Not anymore. Sabine has re-upped with 9News, much to her delight — and surprise. After all, she says, "I had been envisioning a change for myself for quite a while because of all the changes in this business."
Indeed, TV news stations across the country regularly attempt to offset falling revenues and shrinking audiences as a result of the continuing shift online by cutting ties with longtime personalities whose salaries were set during a previous, more affluent era — and Denver is no exception. In recent years, we've seen the disappearance of veteran talents such as Channel 2's Ernie Bjorkman and Mike Landess, Channel 4's Ed Greene and a whole cadre of 9News staples: Gregg Moss, Drew Soicher, Mark Koebrich, Kirk Montgomery, Adele Arakawa and more.
Some of these folks retired, at least officially, while others moved on to different stations. But whether they jumped or were pushed, they wound up saving their previous employers money when they departed — and our 2017 post "Fifteen Denver TV Stars Who Could Fall Victim to Cost Cuts" included Sabine.
TEGNA, and director of content Eric Valadez "changed my way of thinking. I was really flattered by the offer they made me, which was so generous. They really made me feel supported and respected and heard and valued."
Cornetta, for his part, notes via email that "we don't comment on individual contracts or employee matters." However, he confirms that "Kathy has a long-term contract with us, and we are happy that she will be a part of our team for years to come."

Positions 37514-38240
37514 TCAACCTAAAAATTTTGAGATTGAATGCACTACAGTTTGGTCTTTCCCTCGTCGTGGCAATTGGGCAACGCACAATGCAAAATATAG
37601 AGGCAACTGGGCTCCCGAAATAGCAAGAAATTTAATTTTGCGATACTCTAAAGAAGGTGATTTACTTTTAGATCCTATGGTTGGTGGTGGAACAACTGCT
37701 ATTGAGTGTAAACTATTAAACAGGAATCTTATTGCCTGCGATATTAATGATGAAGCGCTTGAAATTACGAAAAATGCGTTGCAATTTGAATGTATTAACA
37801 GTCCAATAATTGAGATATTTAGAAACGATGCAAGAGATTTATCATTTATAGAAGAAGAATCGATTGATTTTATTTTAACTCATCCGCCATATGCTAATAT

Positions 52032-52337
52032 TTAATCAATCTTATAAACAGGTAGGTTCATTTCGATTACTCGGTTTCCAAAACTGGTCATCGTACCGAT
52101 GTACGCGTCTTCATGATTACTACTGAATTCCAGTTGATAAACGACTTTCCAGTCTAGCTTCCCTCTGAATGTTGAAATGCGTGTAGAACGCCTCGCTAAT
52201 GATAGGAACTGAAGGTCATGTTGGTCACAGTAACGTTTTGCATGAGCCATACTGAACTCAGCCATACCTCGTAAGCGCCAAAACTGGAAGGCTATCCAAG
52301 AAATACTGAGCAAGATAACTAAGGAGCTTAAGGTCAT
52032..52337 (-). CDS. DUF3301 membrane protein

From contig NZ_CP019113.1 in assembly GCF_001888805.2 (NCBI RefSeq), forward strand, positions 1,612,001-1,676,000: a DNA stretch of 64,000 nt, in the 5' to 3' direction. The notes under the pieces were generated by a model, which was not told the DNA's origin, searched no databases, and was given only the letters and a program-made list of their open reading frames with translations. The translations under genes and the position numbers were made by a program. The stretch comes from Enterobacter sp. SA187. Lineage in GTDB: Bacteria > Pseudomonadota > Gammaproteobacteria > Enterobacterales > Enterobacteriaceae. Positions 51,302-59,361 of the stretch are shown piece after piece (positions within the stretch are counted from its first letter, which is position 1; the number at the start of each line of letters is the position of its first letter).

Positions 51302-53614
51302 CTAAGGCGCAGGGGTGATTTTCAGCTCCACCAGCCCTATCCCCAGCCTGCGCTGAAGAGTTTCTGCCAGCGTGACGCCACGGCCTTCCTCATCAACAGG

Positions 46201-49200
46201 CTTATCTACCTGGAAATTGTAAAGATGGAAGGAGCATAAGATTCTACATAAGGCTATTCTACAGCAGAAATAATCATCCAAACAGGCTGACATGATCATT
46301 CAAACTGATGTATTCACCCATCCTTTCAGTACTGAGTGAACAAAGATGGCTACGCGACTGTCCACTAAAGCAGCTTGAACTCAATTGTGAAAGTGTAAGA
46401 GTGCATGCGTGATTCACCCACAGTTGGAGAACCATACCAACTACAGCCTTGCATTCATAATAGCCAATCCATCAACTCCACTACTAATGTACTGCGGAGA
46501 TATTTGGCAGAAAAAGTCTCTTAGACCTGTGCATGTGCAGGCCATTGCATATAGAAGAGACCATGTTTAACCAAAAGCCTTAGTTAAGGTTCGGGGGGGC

Like Cornetta, Sabine is precluded from discussing details about the agreement. But she touts the pact's flexibility. "It's kind of up to me and it's up to them, which is a really nice place to be," she says. "So we're going to go for a while and see how it feels for me and for them. And I'm going to try to be the best possible version of myself every day and contribute in the best possible way."
She concedes that "people don't have appointment viewing like they used to, and there are so many platforms to get news and weather. But people still need a familiar face and voice, someone who's knowledgeable and competent, to deliver the information they need, and I'm just so flattered that viewers see that in me, and that Channel 9 sees that in me. I came here in my twenties, and I've been here for so long. I feel my viewers have kind of watched me grow up on TV, so I'm really grateful to still be relevant at this stage and age."
Of course, nothing is forever in television, as Sabine understands. "Who knows how I'll feel or they'll feel in one year or three years," she says. "But nothing is better than feeling you're wanted and that you're making a difference. And maybe along the way, I can work with some of the folks who are coming along behind me, if they want it, and share the knowledge and experience I have. I think that would be a wonderful legacy."